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research-article | 30-November-2021

Correction of Class II division 2 with crowding and bilateral fully transposed impacted mandibular canines

transposition of a canine with an adjacent tooth, aligning the canine into a transposed position can be an accepted option given the likely complexity and duration of the treatment.8,9 An additional challenge for successful management of canine impaction is to regain sufficient space by either extraction or expansion methods. Extraction is commonly used for patients presenting with severe crowding and expansion is applied in patients with mild to moderate crowding. In patients presenting with severe

Lei Han, Li Mei, Caixia Zhang, Tuojiang Wu, Congyue Wang, Huang Li

Australasian Orthodontic Journal, Volume 38 , ISSUE 1, 29–40

research-article | 30-November-2018

Maternal Stress Reduces the Susceptibility of Root-Knot Nematodes to Pasteuria Penetrans

maternal effects on host immunity (Hall and Ebert, 2012), two single egg mass lines (SEM) of M. arenaria were evaluated for their response to maternal stress. Materials and methods Rearing females under stressed and non-stressed conditions Females of M. arenaria were exposed to stress from crowding which likely also resulted in low nutritional levels. The experimental design was a 2 × 2 factorial with two treatments (stressed and non-stressed) and two single egg mass (SEM) lines of M. arenaria (SEM

Chang Liu, Pingsheng Ji, Patricia Timper

Journal of Nematology, Volume 51 , 1–8

Article | 30-July-2021

Interproximal reduction in orthodontics: why, where, how much to remove?

use of removable aligners for orthodontic treatment in which non-extraction therapy is often advocated, the use of IPR becomes a valuable tool to relieve crowding without over-expanding the dental arches. It is possible that inaccurate IPR could result in the over-reduction of enamel, the creation of ledges and notches in the proximal surfaces, increased tooth sensitivity or damage to the surrounding soft tissues. However, carefully conducted IPR performed within the recommended guidelines may be

Lydia Meredith, Li Mei, Richard D. Cannon, Mauro Farella

Australasian Orthodontic Journal, Volume 33 , ISSUE 2, 150–157

Article | 15-August-2021

Arch-dimensional changes in non-extraction cases with finishing wires of a particular material, size and arch form

the University of Melbourne (DHEAG no: 1033997.1). All patients had been treated with fixed appliances (0.018 inch, pre-adjusted edgewise) in the early permanent dentition, without premolar extractions, by one experienced orthodontist. Pre- and post-treatment upper and lower arch dimensions were measured from study casts. Correlation coefficients were calculated between these measurements as well as pretreatment cast and vertical cephalometric measurements, gender and the amount of crowding that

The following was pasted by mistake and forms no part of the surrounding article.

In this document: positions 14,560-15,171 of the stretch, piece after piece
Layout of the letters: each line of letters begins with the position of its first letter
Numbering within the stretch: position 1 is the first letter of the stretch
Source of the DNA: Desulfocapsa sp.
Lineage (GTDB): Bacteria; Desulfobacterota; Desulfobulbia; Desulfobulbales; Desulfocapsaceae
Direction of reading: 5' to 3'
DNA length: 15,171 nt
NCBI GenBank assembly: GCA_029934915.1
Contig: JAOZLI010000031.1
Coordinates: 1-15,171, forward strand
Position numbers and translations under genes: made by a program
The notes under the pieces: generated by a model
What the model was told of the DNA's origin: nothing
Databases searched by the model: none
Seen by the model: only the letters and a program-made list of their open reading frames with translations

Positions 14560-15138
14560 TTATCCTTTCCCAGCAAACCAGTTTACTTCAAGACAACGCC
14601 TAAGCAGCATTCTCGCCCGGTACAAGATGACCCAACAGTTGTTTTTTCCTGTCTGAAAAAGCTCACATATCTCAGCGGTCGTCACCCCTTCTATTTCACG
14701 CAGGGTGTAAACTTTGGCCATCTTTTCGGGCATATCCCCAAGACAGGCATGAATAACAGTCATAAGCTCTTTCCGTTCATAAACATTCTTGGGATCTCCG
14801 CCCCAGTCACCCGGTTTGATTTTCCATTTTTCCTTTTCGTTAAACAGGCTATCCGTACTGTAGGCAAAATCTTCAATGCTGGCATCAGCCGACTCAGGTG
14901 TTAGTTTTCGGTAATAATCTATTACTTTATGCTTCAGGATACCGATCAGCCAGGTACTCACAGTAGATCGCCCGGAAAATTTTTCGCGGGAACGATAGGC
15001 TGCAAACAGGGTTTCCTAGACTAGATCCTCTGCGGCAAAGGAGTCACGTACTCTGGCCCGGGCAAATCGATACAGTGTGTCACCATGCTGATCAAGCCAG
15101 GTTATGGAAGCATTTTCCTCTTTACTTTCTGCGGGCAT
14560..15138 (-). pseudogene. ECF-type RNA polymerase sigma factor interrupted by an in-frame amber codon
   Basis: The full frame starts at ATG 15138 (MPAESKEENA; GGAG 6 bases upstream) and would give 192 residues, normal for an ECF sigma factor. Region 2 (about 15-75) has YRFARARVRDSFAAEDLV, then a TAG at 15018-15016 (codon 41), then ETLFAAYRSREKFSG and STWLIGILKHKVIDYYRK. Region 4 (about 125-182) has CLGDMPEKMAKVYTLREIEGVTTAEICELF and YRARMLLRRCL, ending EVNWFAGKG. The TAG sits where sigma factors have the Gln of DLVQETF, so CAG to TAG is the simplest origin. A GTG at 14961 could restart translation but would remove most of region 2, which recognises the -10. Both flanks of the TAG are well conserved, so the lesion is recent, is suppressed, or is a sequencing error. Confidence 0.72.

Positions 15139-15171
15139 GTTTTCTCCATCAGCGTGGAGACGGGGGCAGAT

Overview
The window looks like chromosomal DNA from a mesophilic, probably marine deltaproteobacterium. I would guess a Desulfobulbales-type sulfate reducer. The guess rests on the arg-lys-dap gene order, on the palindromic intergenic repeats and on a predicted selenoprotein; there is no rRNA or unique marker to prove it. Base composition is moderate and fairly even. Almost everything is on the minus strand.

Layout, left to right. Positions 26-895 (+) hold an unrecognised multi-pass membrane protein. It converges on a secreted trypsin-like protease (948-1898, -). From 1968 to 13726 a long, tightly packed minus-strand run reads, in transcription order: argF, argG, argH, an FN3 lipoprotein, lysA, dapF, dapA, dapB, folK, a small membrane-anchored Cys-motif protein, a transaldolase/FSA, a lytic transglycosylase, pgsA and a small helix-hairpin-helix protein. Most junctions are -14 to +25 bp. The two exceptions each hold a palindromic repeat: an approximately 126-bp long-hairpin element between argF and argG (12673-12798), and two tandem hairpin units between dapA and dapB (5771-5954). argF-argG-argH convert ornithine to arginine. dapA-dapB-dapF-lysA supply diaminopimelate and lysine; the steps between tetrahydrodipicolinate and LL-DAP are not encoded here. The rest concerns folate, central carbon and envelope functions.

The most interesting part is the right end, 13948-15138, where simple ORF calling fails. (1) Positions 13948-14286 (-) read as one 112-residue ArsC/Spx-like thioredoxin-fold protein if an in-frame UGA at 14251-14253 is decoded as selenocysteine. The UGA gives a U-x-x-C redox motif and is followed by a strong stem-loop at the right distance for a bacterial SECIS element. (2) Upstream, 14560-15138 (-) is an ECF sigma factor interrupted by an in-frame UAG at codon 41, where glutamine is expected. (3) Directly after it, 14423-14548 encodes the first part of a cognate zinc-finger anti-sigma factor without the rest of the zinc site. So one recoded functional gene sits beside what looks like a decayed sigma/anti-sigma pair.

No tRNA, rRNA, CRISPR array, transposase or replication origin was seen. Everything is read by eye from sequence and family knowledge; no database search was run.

Derek Allan, Michael G. Woods

Australasian Orthodontic Journal, Volume 31 , ISSUE 1, 26–36

Article | 30-July-2021

Short-term treatment effects of the quad-helix appliance on dentofacial morphology of hyperdivergent patients

Objectives: The purpose of this study was to evaluate the effects of short-term expansion treatment using the quad-helix appliance on dentofacial morphology in orthodontic patients presenting with a hyperdivergent facial pattern. Methods: The treatment group consisted of 40 patients with a hyperdivergent facial pattern, who were treated for maxillary incisor crowding with a quad-helix appliance during the mixed dentition period. Lateral cephalograms taken at the start (T0) and end (T1) of the

Saori Endo, Wataru Yamada, Isao Shundo, Yoshiki Kobayashi, Akira Komatsuzaki, Toshiya Endo

Australasian Orthodontic Journal, Volume 32 , ISSUE 2, 211–220

Article | 15-August-2021

The orthodontic extraction of permanent molars: a literature review

The most common cause of dental crowding is the presence of an arch-length – tooth-size discrepancy. Conventional methods of gaining space in orthodontics involve the extraction of teeth, often premolars. However, there are a number of clinical situations in which the extraction of permanent molars might be considered. This paper highlights the indications, advantages, disadvantages and timing of the extraction of the first, second and third permanent molars in the treatment of a crowded

Emilia S.L. Chua, A. Sumathi Felicita

Australasian Orthodontic Journal, Volume 31 , ISSUE 1, 69–77

Article | 30-July-2021

Interdisciplinary management of a patient with advanced dental needs